Author: Michael Gamper
London Underground Atrium

The Problem Statement

A popular approach in fashion retailing to manage store level replenishment is to include a SKU (Stock Keeping Unit) into a NOOS (Never Out of Stock) supply program. The objective is to actively manage and guarantee shelf availability of that SKU. However, more often than not NOOS becomes a supply program for a range of SKUs without considering the “real” and “changing” speed of a SKU in a store. This “real” and “changing” speed differs from store to store as well as can change rapidly over the life span of a SKU.

Instead of using a fixed linkage between a product and a supply program, which will be only a reviewed and adopted infrequently, using a more dynamic method as reviewed below is better suited for fashion and softgoods products.

The Supply Chain View

NOOS programs are popular because it organises the replenishment of SKUs based on the assignment to a range segment. Typical range segments are basic, seasonal or trend segments. NOOS applies best to the basic range segment and are then used by the supply chain to put those SKUs on automatic replenishment. Seasonal or trend range segments are harder to include into a NOOS supply program due to the lack for reliable sales information and the short cycle of those products.

Since supply chain needs time to set up the NOOS program and its parameters across forecasting and replenishment, the timing of including and excluding SKUs into the NOOS program is slow, happening at the beginning of a season and normally running through the season. Also, NOOS programs usually runs across the store network because they are part of a wider replenishment program. Another limitation is that ERP system need a single supply method assignment to a product for a fixed period of time.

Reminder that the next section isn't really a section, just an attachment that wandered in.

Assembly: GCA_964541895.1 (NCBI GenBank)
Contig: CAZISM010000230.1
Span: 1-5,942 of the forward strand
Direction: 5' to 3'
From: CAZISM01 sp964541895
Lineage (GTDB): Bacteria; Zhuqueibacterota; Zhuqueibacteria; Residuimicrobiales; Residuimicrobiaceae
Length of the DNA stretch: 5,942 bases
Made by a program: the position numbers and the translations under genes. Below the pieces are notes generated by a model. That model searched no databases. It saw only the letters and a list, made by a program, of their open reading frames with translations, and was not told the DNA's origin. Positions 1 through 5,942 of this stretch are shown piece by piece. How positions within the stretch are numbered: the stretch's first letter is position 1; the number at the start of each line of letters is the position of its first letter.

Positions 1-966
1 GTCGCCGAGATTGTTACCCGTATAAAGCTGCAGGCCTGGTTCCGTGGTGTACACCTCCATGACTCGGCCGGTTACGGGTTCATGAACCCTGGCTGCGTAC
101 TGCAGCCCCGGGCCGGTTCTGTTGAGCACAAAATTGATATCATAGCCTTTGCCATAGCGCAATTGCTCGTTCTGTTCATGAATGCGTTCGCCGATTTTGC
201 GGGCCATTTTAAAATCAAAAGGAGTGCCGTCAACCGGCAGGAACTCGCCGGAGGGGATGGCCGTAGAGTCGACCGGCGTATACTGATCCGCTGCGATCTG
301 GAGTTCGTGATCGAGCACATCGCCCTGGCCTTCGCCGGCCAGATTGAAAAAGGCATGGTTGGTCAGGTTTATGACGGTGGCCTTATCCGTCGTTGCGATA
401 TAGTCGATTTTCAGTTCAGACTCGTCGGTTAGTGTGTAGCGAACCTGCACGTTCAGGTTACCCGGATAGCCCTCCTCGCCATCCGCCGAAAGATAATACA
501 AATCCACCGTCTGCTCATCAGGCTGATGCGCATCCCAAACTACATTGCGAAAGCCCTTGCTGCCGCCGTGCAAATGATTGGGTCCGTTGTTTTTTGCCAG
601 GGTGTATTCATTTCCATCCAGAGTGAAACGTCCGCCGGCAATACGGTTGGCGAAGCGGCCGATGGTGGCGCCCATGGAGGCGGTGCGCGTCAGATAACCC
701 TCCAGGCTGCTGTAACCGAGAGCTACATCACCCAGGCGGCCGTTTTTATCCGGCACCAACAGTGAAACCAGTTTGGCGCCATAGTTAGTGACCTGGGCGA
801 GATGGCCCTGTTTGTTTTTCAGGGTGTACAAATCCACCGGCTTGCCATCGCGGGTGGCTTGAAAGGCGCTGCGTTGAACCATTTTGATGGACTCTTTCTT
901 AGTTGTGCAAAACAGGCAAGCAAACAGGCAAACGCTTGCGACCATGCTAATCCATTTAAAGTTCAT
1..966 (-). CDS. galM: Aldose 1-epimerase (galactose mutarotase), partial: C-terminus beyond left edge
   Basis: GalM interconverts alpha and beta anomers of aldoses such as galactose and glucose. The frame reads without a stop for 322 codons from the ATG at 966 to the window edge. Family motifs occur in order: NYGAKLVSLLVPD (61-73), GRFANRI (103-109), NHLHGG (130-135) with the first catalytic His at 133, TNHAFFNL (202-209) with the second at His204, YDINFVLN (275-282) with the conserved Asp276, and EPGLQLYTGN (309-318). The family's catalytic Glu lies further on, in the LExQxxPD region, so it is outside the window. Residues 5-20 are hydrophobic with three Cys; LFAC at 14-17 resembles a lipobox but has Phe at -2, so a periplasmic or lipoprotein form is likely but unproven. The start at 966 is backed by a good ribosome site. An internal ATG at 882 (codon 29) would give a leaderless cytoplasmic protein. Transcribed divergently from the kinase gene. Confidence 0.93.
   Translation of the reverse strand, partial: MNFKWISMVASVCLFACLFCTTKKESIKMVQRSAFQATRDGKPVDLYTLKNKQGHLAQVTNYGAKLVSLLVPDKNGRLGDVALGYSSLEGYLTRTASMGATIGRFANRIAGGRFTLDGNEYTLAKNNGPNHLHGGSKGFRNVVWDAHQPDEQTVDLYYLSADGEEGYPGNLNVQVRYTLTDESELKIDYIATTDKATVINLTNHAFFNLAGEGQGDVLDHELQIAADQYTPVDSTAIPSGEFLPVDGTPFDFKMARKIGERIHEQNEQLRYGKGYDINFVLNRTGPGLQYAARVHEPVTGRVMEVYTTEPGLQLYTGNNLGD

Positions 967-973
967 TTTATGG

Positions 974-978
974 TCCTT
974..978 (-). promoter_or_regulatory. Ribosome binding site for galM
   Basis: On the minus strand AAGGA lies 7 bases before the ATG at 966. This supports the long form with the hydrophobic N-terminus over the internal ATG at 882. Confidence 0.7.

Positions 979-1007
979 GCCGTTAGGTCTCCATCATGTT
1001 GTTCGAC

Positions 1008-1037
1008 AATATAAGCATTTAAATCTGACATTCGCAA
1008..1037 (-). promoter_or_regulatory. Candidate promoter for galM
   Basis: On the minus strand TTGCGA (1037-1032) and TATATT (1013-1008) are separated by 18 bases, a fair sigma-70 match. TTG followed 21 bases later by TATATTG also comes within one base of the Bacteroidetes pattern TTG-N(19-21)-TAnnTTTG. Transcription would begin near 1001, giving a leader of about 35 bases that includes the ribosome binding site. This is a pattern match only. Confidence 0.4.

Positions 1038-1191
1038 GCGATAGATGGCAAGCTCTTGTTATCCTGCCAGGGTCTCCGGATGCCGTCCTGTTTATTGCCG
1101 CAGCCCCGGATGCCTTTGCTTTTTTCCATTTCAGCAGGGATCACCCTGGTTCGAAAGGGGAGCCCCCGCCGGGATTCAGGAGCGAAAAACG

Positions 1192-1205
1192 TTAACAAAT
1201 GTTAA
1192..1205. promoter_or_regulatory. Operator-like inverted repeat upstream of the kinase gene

NOOS programs do not cater for the dynamic nature of SKU in store and selling behaviour. Such programs are very much aimed at the supply chain aspect in organising replenishment processes.

To make matters worse, there is also a push from brand and product organisation to include products into NOOS programs because they believe this product sell at a high rate and hence availability controlled through a NOOS supply program is a guarantee for success. This product side push ignores any hard evidence in form of sales data.

The Retail View

The behaviour of an SKU can change from day to day and store to store. A Pareto based replenishment program, re-calculated daily including the adjustment of supply parameters such as order quantity and target stock levels, ensures that store and speed differences are reflected directly in the replenishment decisions.

Each SKU per store and per day can have a different rhythm of supply. The replenishment orders, calculated daily, need to reflect the “selling” speed. System wise such an approach in an integral part of the dynamic buffer management logic used in the Retailisation DMS (Distribution Management System) solution. The daily Pareto analysis determines if a product is a fast mover, a slow mover or a non mover. Depending on that classification the correct targets and hence replenishment quantities are calculated.

The Conclusion

It is time to change the replenishment approach from static ERP based supply programs to a more dynamic approach based on store to store as well as daily life cycle differences. Dynamic buffer management is the answer to this challenge.

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